Habersham restricts access to county buildings, takes other steps to slow virus’ spread

Habersham County Judicial Center (Daniel Purcell/Now Habersham)

Habersham County is tightening its COVID-19 restrictions. Most county-owned buildings are now closed to the public and the few that remain open are requiring people to follow strict social distancing rules.

Courthouse operations have been scaled back to reduce non-essential visits. And while the public can still access the lobbies at the Habersham County Detention Center and County Administration Building, they can not enter offices without permission. The only exception is the Habersham County Elections Office which is still accepting walk-ins as people continue to register to vote in the May 19 primary.

Visitors to the administration building and jail are now required to wash their hands before entering. Handwashing stations have been set up outside both buildings. Visitors to other buildings are being asked to wash their hands in the restrooms before doing anything else.

No more than two people at a time are allowed in the lobbies at the administration building. If you need to visit one of the offices there you must first call ahead.


Habersham County Manager Phil Sutton Tuesday released a comprehensive list of closings and restrictions that have been phased in since the COVID-19 pandemic hit Georgia in early March. With confirmed cases now in neighboring Hall and Stephens counties, Sutton says Habersham is “taking every reasonable action to slow or minimize the potential localized spread of this virus.”

Currently, there are no confirmed cases of COVID-19 in Habersham County, but public safety officials confirm at least two people have been tested. One tested negative. The other individual is awaiting test results.

The Georgia Department of Public Health reports that as of 7 p.m. on March 24, statewide, 1097 Georgians have tested positive for the coronavirus disease and 38 have died as a result of it.  There are now two cases in Stephens County and 16 in Hall. White County officials expect it will soon be confirmed there.

During a called teleconference meeting of the White County Board of Commissioners on March 24, White County Public Safety Director David Murphy said first responders had been in contact with at least seven patients who exhibited signs of the coronavirus disease.

Local emergency services personnel will now dress out in Personal Protective Equipment (PPE) when responding to a patient that shows signs & symptoms of Covid-19. (photo HCES)

I’ve said it’s not a matter of ‘if’ something would happen, it’s a matter of ‘when’,” Murphy said. “This is our when.”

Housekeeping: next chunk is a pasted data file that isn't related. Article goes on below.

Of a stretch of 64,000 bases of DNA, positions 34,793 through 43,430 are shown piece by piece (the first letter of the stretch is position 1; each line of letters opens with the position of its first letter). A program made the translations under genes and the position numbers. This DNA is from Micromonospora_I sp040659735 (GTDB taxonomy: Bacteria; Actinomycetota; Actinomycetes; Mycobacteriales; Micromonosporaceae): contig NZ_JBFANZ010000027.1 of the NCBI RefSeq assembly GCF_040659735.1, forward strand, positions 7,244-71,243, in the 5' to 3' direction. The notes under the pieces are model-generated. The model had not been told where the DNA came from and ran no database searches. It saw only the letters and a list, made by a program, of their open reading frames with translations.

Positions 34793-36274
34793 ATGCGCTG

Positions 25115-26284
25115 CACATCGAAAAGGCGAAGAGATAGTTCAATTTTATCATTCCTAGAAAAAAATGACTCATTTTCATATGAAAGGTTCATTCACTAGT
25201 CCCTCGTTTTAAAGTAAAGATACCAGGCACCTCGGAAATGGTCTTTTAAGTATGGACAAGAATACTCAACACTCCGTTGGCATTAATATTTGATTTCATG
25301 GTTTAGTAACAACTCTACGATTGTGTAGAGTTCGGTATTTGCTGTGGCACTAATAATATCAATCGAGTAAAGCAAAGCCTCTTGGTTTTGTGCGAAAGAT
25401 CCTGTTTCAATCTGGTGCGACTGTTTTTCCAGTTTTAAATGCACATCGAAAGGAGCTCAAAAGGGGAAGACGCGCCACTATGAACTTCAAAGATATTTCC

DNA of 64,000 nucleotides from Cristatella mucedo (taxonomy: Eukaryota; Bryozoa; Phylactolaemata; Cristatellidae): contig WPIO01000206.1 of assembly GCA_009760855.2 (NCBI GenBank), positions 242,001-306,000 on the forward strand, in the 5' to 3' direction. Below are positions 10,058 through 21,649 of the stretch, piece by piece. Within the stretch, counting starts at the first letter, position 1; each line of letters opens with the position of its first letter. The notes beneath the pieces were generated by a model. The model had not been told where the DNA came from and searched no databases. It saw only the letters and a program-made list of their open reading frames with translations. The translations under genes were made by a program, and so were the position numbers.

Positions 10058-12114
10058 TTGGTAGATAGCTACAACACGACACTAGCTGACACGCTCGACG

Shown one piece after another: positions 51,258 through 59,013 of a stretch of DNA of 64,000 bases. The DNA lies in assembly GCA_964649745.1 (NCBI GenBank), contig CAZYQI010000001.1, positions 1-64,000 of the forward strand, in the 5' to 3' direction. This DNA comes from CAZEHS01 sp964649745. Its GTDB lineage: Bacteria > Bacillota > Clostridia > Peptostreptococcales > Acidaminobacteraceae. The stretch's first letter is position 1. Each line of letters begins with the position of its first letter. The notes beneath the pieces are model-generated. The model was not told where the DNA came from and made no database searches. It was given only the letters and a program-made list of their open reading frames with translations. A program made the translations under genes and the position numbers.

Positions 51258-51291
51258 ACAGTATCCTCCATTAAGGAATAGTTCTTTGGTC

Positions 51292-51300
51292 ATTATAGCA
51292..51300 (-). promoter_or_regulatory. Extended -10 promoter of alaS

White County first responders encounter patients with coronavirus symptoms

Despite the encroaching disease, Habersham County employees continue to report to work as usual. They’re available to help residents during normal business hours by phone and online and, in some instances, in-person by appointment only.

Certain field workers such as Paramedics/EMT’s, Firefighters, Sheriff’s Deputies, Road Maintenance staff, building inspectors, code enforcement officers, and animal control officers who perform duties outside of their assigned offices are limiting public contact. They’re also using Personal Protective Equipment (PPE) as needed.

“Habersham County continues to take steps to provide an aggressive public safety response to the unprecedented COVID-19 situation to help stop the spread of the virus while ensuring essential government services continue to operate,” Sutton says.


Public safety departments, such as the Cornelia Fire Department (shown here) are spraying down first responders with botanical disinfectants to try and curb the spread of COVID-19.

In addition to limiting access to public facilities and scaling back some services, the county is disinfecting its buildings and vehicles. Personnel in the Facilities Management and Emergency Services Departments are using Bioesque Solution spray guns to disinfect public access buildings. They’re also spraying down ambulances, patrol cars, transit vehicles, and public works vehicles.

First responders are getting sprayed down too “prior [to] and after patient contact,” says Habersham County Emergency Services (HCES) Director Chad Black.

HCES has used the Bioesque spray system for several years. “Now everyone wants it,” he says. Last fall, when there was an outbreak of flu at the jail, the sheriff borrowed emergency services’ Bioesque applicator and Black says it stopped the outbreak “within a week.”

The county now owns several Bioesque applicators. “We also keep spray bottles on every emergency services unit as well,” says Black. He’s received daily calls for the past week-and-a-half from departments across the state asking him about the disinfection system. “Even had a fire department from Florida call last week wanting info and they placed an order.”

Habersham County Gov’t restrictions and closings

Despite all the precautions, there’s still no proven method to eradicate COVID-19. The best thing anyone can do right now is to follow the recommended and required local, state, and federal guidelines on how to slow the virus’ spread. Those measures include social distancing, frequently washing your hands,  and disinfecting surfaces in your home and office – steps that are now being deployed across all levels of Habersham County government.

But that alone won’t slow the spread.

Asked how much longer he believes the pandemic will continue, Black says a lot depends on the public.

“If people will listen and stay home and not go out unless necessary – plan trips for the store and drug store, pick up to-go food when returning from work, or make one trip for all – versus taking the family shopping or just going out to go out, maybe two weeks. If not, this could go a month or longer, I’m afraid.”

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